THE TREASURY has agreed to a £50m loss over two years from next April in a bid to boost the nation’s entertainment industry and make the UK “the technology hub of Europe”.
Osborne yesterday announced the long-called-for introduction of corporation tax reliefs for the video games, animation and high-end television industries – because “we want to keep Wallace and Gromit exactly where they are,” he added.
High-profile British dramas such as Birdsong and Julian Fellowes’ Titanic were both produced overseas.
As well as keeping British productions such as Downton Abbey in the country, Osborne hopes “top international investors like Disney and HBO” will be tempted to make their premium shows in the UK.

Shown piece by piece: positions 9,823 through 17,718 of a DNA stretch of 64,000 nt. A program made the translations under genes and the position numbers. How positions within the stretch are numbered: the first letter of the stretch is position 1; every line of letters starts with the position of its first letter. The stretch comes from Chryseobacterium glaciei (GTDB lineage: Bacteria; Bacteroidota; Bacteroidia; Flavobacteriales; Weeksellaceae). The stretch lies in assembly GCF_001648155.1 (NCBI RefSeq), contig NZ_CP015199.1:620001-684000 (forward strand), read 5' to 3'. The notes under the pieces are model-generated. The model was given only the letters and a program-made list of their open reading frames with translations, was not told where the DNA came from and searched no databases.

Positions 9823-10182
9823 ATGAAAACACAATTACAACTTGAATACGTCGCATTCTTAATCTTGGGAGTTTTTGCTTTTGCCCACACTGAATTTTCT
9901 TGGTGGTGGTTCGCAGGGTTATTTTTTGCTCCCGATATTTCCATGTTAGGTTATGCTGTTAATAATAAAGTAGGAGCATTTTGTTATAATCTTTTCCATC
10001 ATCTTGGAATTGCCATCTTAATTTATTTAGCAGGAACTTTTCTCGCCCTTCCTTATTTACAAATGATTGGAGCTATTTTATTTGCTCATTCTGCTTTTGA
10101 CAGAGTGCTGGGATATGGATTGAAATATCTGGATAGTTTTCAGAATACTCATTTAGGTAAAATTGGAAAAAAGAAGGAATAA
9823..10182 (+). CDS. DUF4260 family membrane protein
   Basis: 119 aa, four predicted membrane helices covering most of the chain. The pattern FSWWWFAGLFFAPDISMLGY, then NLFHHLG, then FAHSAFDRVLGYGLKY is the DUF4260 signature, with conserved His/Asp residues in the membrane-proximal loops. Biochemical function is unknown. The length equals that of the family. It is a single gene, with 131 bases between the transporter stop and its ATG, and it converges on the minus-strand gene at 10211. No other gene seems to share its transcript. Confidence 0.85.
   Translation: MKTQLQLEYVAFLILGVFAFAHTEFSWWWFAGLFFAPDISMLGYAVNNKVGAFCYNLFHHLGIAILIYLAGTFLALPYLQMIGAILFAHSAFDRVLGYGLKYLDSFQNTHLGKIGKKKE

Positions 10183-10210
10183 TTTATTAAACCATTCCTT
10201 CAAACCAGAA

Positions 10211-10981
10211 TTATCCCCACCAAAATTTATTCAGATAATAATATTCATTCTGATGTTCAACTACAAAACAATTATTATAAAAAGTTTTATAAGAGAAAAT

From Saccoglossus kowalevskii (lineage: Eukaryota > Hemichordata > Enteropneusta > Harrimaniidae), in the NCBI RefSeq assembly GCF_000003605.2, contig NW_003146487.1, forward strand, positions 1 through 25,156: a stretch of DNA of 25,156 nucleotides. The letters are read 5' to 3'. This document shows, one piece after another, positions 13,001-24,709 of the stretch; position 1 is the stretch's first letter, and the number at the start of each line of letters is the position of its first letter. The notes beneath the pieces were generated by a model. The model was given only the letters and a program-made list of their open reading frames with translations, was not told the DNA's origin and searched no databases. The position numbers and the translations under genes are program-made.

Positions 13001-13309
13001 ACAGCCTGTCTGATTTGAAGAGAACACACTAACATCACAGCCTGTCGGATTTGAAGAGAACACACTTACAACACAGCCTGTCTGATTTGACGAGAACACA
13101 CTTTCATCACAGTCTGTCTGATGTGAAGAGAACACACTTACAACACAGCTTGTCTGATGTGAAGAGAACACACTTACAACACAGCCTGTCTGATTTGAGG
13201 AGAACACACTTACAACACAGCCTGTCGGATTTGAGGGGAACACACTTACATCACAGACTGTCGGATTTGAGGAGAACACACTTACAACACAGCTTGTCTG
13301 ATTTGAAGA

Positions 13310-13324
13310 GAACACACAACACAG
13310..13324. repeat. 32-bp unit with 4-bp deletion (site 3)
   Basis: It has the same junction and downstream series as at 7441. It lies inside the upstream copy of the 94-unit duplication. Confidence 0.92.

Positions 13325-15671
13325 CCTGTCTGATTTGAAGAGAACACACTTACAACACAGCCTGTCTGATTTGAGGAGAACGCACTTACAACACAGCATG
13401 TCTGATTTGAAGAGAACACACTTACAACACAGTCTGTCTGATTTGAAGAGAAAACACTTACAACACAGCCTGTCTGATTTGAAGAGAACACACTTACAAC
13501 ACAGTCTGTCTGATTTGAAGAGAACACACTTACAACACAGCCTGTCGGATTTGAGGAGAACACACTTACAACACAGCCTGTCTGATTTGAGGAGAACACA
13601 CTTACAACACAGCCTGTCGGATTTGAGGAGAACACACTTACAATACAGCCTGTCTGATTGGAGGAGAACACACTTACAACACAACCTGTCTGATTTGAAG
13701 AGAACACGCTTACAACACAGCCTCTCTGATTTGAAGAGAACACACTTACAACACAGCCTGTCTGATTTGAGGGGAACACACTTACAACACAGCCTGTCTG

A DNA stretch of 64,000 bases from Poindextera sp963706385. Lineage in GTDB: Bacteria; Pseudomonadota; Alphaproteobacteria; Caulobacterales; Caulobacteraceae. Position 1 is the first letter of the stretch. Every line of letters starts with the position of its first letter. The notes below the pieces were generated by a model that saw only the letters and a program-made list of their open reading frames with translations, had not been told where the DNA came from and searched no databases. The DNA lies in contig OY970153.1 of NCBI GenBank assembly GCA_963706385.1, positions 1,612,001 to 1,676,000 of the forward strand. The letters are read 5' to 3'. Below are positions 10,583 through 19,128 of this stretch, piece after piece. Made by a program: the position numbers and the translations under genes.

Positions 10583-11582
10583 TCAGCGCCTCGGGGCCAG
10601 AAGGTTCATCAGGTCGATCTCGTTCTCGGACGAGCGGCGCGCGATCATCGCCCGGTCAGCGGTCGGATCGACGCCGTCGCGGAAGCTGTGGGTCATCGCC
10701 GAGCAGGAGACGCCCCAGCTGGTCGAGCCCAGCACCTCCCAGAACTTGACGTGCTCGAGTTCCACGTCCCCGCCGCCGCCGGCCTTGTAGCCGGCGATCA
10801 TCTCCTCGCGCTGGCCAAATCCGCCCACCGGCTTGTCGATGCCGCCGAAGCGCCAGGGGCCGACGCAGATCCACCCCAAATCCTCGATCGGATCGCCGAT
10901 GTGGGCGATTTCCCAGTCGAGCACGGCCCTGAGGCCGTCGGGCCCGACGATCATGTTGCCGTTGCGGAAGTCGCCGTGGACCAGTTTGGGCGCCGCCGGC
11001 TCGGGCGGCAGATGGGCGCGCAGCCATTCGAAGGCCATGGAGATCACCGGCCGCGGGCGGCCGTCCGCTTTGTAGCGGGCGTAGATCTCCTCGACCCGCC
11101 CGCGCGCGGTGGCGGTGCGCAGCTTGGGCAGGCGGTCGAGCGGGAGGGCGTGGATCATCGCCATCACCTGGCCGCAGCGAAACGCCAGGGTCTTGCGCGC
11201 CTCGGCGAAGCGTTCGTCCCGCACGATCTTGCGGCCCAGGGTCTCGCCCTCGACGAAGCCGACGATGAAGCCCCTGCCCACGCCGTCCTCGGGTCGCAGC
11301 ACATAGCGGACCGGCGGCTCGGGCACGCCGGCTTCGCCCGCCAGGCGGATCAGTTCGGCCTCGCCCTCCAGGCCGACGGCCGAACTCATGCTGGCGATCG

The Treasury expects to lose £15m next year and £35m in 2014-2015 from the scheme, effective from April 2013 subject to approval from Brussels.
The government was hazy on details, but Deloitte tax partner Zubin Patel said the new credit is likely to reflect the tax reliefs given to the film industry for productions that incur at least 25 per cent of costs in the UK.
But “there has been a history of exploitation of these reliefs,” he added, warning that the government should legislate to protect the scheme.